My Proposition: Must include throwing open of all religious institutions recognized by the Govt. Which means the recognition of all religions separately, for revoking the sub-religion status

(Preamble) Adding moral and ethical values

I propose to add Moral principles as one of  basic instrument for the interpreting, defining and resolving the constitution:

 We, the people....

EQUALITY of status and of opportuniy and to promote among them all

"MORAL CONDUCT based on ethics of social*, political, administrative**, legislative***;"

FRATERNITY assuring the dignity of the individual and the unity and the integrity of the nation;

give to ourselves this constitution.

On the wake of:
***Ongoing parliament proceeding moral conduct of ministers in the assembly

*social may be derived from each sect the individual belong to or may be national otherwise.
**Bureaucracy to be morally answerable to the public

More Evidences to be added.

Tuesday 22 June 2010

The Constitution of India

The Constitution of India was enforced by the constituent assembly on 26th of November, 1949.
I am reproducing the Preamble of the constitution of India here for reference:

WE, THE PEOPLE OF INDIA, having solemnly
resolved to constitute India into a 1[SOVEREIGN
to secure to all its citizens:

JUSTICE, social, economic and political;

LIBERTY of thought, expression, belief, faith and

EQUALITY of status and of opportunity;
and to promote among them all

FRATERNITY assuring the dignity of the individual
and the 2[unity and integrity of the Nation];

sixth day of November, 1949, do HEREBY ADOPT,

1 Subs. by the Constitution (Forty-second Amendment) Act, 1976, s. 2, for “SOVEREIGN
DEMOCRATIC REPUBLIC” (w.e.f. 3-1-1977).
2 Subs. by s. 2, ibid., for “unity of the Nation” (w.e.f. 3-1-1977).

The constitution of India consists of 395 articles (many of which are repealed - listed in the 395th article) divided into 22 parts. In addition it consists of 12 schedules and 2 appendices. There have been 94 amendments to the constitution since its inception. The last one (94th Amendment) was through the Constitution (Ninety-fourth Amendment) Act, 2006.
The complete text of the Constitution can be obtained from the GoI website at .
For easy reading online without downloading the files, i've created an online version which can be read from

The various parts of the constitution are
  • Part I  - Union and its Territory
  • Part II - Citizenship.
  • Part III - Fundamental Rights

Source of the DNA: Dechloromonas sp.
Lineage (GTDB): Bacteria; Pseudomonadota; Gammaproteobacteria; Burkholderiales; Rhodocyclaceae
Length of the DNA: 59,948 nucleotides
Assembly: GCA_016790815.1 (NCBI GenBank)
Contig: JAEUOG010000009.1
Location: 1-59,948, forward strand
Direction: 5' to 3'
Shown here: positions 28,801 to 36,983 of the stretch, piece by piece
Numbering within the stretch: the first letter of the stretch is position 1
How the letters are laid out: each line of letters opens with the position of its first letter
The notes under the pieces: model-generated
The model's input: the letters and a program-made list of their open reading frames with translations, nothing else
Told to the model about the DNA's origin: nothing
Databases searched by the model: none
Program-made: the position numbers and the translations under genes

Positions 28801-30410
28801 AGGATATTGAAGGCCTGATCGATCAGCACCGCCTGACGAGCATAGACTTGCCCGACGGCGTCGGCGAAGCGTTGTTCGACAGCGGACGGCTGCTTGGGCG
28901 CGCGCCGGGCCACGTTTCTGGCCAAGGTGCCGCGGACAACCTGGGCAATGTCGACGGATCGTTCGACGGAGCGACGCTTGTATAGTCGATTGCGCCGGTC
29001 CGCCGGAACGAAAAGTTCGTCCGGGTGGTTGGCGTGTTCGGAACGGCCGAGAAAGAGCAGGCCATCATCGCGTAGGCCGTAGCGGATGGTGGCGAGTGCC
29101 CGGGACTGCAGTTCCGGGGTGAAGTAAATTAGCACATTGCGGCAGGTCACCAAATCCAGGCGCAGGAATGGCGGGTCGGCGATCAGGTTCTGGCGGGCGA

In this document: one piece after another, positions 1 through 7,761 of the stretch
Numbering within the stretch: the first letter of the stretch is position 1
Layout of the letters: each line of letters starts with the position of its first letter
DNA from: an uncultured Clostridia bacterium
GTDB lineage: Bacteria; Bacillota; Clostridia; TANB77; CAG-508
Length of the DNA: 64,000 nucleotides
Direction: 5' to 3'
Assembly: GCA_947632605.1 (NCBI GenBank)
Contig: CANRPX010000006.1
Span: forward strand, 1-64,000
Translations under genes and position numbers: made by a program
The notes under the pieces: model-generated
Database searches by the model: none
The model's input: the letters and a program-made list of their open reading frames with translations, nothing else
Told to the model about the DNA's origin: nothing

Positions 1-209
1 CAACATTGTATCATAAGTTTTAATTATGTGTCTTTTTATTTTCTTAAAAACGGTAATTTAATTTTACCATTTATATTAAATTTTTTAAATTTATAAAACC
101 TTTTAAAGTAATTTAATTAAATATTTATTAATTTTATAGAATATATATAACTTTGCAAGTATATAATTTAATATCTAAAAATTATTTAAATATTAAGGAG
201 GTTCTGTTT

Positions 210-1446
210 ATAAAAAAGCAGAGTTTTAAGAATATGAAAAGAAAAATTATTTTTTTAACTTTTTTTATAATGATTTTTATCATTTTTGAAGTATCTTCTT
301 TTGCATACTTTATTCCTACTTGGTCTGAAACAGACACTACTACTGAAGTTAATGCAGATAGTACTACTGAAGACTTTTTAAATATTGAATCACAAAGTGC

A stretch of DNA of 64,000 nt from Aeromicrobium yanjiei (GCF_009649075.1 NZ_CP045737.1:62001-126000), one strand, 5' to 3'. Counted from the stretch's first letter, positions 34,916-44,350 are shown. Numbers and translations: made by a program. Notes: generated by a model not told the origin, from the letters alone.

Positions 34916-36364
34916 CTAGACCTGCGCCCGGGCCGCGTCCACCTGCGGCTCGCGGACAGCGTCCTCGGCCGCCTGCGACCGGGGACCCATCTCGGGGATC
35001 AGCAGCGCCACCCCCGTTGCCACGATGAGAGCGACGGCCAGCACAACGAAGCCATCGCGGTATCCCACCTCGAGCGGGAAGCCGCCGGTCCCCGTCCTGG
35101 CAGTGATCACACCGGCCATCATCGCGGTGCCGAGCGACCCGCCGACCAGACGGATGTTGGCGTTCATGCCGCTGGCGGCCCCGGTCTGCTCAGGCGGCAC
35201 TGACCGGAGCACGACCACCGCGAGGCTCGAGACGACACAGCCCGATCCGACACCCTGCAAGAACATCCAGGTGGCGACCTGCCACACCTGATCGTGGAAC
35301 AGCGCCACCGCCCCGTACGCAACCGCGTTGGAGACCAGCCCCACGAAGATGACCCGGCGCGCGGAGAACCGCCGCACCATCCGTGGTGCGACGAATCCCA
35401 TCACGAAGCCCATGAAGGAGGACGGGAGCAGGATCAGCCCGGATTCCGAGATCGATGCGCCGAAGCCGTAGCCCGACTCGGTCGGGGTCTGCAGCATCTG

• Part IV - Directive Principles and Fundamental Duties.
  • Part V - The Union.
  • Part VI - The States.
  • Part VII - States in the B part of the First schedule (Repealed).
  • Part VIII - The Union Territories
  • Part IX - Panchayat system and Municipalities.
  • Part X - The scheduled and Tribal Areas
  • Part XI - Relations between the Union and the States.
  • Part XII - Finance, Property, Contracts and Suits
  • Part XIII - Trade and Commerce within the territory of India
  • Part XIV - Services Under the Union, the States and Tribunals
  • Part XV - Elections
  • Part XVI - Special Provisions Relating to certain Classes.
  • Part XVII - Languages
  • Part XVIII - Emergency Provisions
  • Part XIX - Miscellaneous
  • Part XX - Amendment of the Constitution
  • Part XXI - Temporary, Transitional and Special Provisions
  • Part XXII - Short title, date of commencement, Authoritative text in Hindi and Repeals
The 12 schedules of the constitution are
  • First Schedule (Articles 1 and 4) — States and Union Territories  – This lists the states and territories on of India, lists any changes to their borders and the laws used to make that change.
  • Second Schedule (Articles 59, 65, 75, 97, 125, 148, 158, 164, 186 and 221) — Emoluments for High-Level Officials  – This lists the salaries of officials holding public office, judges, and Controller and Auditor-General of India.
  • Third Schedule (Articles 75, 99, 124, 148, 164, 188 and 219) — Forms of Oaths  – This lists the oaths of offices for elected officials and judges.
  • Fourth Schedule (Articles 4 and 80)  – This details the allocation of seats in the Rajya Sabha (the upper house of Parliament) per State or Union Territory.
  • Fifth Schedule (Article 244)  – This provides for the administration and control of Scheduled Areas and Scheduled Tribes (areas and tribes needing special protection due to disadvantageous conditions).
  • Sixth Schedule (Articles 244 and 275)— Provisions for the administration of tribal areas in Assam,Meghalaya,Tripura,,Mizoram.
  • Seventh Schedule (Article 246) — The union (central government), state, and concurrent lists of responsibilities.
  • Eighth Schedule (Articles 344 and 351) — The official languages.
  • Ninth Schedule (Article 31-B) - This covers land and tenure reforms; the accession of Sikkim with India. It may be reviewed by the courts[17].
  • Tenth Schedule (Articles 102 and 191) — "Anti-defection" provisions for Members of Parliament and Members of the State Legislatures.
  • Eleventh Schedule (Article 243-G) — Panchayat Raj (rural local government).
  • Twelfth Schedule (Article 243-W) — Municipalities (urban local government).

Friday 18 June 2010

Welcome to the ReConstitution

This blog is about the ReConstitution of India.
It was born from a small observation that the original Constitution of India has grown old and outlived its utility to be relevant in the 21st century.
Hence with a desire to clean up the constitution, we wish to bring about ideas which belong to the new century.
How should the constitution be if we were to write it now, with all the wisdom acquired through half a century of independence.
Hence, walking over the steps of the old constitution, we begin out journey to write a new one, that which inspires, which promotes the ideals of humanity.
In this ambitious endeavour, it is imperative that all of us participate wholeheartedly to make the new India of our dream, the India that we always desired.
Now is your chance, India...